Flipping the coin
Growing up my parents invested everything into our education. I mean, EVERYTHING from their time, energy, focus to every penny went only into the best education they could afford. Life was a struggle and we had to make sacrifices everyday. Sacrifices as a family. This meant avoiding fancy restaurants and junk food take away (another story for another time) and going on family reunions to beautiful places where we were the missing cousins in many family reunion photographs.
I was made to believe the best career choice was to become a medical doctor. No, it was something I concluded was the best option for me since I was seven. You’re probably wondering how on Earth would a SEVEN year old know she wanted to spend the REST of her life practicing medicine?! You probably assume, “Hmmm…. maybe she grew up in a family of doctors…” Absolutely….. not.
When I was seven, I had an epiphany. I remember Dad, my younger brother MJ and I were bringing Mum from the hospital, with the new baby, Luke. We went to grandma’s home first to collect our stuff as MJ and I were staying there during the delivery. On our way back home that afternoon in 1992, I realized there wasn’t a SINGLE woman, on both sides of our family at that time, who worked and had careers. The possibility of that becoming my reality terrified me. There was/is nothing wrong with women who CHOOSE to be a stay-at-home mum. What terrified me was the fact I knew it was not their “CHOICE” since it was the NORM for girls not to pursue tertiary education or careers beyond high school. Seated at the back of grandpa’s white car that afternoon on my way home, I deeply knew I wanted a different reality. I knew, I wanted to CONTRIBUTE to society in positive ways.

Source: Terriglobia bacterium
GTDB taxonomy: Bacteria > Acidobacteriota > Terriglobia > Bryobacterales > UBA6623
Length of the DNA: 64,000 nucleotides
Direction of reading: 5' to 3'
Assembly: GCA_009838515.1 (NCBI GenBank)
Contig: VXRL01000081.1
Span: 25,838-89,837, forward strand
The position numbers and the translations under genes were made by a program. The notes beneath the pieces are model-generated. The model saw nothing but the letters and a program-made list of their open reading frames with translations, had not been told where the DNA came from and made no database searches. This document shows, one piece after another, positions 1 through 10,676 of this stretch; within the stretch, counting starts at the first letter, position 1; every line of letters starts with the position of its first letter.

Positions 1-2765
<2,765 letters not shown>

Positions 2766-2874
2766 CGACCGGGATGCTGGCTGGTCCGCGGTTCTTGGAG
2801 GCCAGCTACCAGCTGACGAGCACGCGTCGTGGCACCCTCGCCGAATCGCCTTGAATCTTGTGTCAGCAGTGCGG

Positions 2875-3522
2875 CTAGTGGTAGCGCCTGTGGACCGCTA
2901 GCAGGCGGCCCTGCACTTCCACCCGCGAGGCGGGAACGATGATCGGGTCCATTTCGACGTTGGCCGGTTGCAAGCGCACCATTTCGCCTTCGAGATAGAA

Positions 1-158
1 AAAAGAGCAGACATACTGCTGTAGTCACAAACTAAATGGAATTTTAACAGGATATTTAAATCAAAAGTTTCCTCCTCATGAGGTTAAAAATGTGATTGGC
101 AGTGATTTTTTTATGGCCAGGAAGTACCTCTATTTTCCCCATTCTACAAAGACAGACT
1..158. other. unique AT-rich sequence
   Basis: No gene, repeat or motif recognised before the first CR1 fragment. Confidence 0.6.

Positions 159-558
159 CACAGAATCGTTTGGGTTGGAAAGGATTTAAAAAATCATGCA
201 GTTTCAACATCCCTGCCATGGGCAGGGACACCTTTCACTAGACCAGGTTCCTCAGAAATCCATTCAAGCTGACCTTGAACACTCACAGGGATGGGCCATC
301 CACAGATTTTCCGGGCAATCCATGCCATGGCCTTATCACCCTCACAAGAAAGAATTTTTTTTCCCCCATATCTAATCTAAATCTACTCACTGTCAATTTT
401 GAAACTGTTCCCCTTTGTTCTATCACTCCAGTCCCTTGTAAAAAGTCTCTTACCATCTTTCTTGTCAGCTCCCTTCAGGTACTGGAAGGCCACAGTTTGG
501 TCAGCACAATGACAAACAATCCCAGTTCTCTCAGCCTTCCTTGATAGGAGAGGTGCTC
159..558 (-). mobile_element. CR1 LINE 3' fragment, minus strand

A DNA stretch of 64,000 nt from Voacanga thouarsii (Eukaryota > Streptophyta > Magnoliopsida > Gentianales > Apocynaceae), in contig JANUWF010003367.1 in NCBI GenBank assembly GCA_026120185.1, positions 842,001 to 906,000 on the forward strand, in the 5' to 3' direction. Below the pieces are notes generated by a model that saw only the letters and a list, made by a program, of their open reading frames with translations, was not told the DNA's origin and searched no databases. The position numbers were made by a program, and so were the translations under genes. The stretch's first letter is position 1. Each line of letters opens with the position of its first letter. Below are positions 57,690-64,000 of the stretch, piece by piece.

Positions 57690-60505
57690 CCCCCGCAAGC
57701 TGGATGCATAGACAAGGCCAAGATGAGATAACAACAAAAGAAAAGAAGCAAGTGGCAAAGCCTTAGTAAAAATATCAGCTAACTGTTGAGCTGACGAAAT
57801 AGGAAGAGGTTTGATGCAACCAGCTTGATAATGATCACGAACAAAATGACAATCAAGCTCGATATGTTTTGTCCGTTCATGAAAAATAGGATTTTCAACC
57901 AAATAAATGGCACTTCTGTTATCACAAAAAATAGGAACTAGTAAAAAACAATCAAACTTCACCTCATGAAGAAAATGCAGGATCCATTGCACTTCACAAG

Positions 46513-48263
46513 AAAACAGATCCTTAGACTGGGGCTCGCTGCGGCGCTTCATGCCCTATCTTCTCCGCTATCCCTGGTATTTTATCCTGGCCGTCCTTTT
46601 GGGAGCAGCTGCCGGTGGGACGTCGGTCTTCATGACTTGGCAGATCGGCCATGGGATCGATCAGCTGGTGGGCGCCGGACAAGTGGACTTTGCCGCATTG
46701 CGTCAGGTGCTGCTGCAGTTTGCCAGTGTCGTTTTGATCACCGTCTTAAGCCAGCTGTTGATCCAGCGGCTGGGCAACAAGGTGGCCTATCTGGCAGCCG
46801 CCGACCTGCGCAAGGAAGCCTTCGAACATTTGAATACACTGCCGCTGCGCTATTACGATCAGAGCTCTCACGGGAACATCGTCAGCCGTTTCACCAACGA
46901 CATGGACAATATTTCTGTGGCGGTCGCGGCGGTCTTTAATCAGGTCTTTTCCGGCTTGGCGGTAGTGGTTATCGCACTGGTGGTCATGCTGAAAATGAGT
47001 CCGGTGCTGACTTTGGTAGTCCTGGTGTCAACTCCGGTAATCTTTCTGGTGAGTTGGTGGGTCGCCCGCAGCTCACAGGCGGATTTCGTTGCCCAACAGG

Considering I come from a conservative family, I assumed if I wanted to do or become something crazy I wouldn’t get PERMISSION. Over the years I thought, “If I want to become something crazy as a fashion designer obviously I wouldn’t get permission! Duh! Unless I become a doctor!” And just like that, during my childhood I decided. I had ZERO idea of the realities of what it was like to become and be a medical doctor.
I spent the next several years watching and being dazzled by medical-related T.V shows like E.R, House M.D and later Grey’s Anatomy — as my sources of motivation to get into medical school, assuming THAT was the reality of being a medical doctor. I couldn’t have been more wrong.
Fast forward 16 years to 10th December 2008. I was flying back home to Sri Lanka from Pakistan, after graduating medical school. I then decided to take a break from the practice of medicine….
……for SEVEN years.
(to be continued….)